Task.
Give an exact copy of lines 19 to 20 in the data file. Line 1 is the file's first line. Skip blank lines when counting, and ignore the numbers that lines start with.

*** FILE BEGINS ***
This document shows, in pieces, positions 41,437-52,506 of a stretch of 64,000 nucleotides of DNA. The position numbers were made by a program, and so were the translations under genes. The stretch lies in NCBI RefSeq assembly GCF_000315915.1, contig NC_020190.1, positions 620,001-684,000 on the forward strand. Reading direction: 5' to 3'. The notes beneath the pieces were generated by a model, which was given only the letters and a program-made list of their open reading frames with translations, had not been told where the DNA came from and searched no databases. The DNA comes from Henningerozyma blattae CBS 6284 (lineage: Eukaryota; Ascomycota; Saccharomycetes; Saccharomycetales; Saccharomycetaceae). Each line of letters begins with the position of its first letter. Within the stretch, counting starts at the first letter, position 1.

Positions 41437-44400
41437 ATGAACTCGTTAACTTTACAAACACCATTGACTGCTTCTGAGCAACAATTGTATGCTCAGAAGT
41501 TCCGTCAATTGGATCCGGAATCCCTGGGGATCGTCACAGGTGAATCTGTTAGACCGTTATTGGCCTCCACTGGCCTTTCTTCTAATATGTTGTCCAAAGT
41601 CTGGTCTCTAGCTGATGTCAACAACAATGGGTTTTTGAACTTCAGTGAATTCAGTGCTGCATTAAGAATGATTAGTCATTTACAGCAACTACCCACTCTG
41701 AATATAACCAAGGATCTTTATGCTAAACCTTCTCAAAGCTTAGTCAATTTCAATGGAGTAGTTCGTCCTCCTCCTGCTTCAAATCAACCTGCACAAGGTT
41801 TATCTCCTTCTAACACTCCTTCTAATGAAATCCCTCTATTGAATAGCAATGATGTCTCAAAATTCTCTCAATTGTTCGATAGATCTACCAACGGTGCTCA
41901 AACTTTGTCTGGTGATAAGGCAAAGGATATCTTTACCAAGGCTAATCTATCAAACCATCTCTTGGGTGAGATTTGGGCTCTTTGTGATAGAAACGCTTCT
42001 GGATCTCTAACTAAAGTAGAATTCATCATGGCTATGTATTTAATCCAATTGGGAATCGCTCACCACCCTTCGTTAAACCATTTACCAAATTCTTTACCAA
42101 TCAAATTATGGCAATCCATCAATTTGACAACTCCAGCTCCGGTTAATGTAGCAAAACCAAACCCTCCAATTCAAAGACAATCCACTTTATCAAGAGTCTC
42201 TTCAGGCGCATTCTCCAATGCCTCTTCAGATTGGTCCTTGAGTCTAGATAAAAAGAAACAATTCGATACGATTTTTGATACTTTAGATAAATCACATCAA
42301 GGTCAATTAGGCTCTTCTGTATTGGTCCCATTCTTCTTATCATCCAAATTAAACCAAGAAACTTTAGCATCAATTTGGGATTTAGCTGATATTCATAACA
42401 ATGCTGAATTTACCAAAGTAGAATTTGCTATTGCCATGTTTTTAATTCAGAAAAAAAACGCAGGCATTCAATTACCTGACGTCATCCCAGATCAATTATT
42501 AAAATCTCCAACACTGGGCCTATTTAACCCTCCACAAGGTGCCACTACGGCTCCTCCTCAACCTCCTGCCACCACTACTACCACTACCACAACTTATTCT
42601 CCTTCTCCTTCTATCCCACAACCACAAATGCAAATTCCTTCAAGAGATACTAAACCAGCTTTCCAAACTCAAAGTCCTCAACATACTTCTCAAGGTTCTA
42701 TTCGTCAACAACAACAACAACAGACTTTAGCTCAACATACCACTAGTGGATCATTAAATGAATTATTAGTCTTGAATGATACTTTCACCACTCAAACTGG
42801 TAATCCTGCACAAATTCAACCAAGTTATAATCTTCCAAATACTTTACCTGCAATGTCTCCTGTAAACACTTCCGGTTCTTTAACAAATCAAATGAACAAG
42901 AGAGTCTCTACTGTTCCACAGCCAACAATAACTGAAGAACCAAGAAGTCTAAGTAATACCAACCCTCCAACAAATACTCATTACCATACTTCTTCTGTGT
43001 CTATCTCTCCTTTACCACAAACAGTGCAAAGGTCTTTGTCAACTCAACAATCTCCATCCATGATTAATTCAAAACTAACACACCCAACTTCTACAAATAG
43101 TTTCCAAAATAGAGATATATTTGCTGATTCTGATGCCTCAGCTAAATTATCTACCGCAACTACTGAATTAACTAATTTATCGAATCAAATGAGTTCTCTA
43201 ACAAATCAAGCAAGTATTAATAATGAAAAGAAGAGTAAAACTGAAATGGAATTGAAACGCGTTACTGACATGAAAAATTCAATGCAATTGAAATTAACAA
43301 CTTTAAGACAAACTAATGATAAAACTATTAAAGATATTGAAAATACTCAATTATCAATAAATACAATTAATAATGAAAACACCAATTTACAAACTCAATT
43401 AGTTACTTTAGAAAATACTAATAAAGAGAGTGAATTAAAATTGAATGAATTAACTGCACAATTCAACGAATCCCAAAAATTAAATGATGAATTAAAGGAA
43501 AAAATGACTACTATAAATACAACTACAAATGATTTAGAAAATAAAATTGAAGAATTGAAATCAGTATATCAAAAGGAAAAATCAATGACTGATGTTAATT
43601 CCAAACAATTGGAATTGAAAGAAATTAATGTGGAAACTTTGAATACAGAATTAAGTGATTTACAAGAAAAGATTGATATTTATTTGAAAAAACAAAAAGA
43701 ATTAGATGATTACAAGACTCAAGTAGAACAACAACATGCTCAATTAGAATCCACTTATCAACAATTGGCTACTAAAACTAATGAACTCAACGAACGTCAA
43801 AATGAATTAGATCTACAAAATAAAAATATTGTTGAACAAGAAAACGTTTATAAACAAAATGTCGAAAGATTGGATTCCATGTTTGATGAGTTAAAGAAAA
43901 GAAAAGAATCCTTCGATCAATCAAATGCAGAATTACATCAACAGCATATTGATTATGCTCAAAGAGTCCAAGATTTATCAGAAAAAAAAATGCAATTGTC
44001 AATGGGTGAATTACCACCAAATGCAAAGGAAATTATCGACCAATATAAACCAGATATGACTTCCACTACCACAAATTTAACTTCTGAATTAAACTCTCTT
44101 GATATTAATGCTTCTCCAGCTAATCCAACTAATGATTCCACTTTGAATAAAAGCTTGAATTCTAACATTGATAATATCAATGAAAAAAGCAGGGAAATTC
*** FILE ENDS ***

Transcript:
43001 CTATCTCTCCTTTACCACAAACAGTGCAAAGGTCTTTGTCAACTCAACAATCTCCATCCATGATTAATTCAAAACTAACACACCCAACTTCTACAAATAG
43101 TTTCCAAAATAGAGATATATTTGCTGATTCTGATGCCTCAGCTAAATTATCTACCGCAACTACTGAATTAACTAATTTATCGAATCAAATGAGTTCTCTA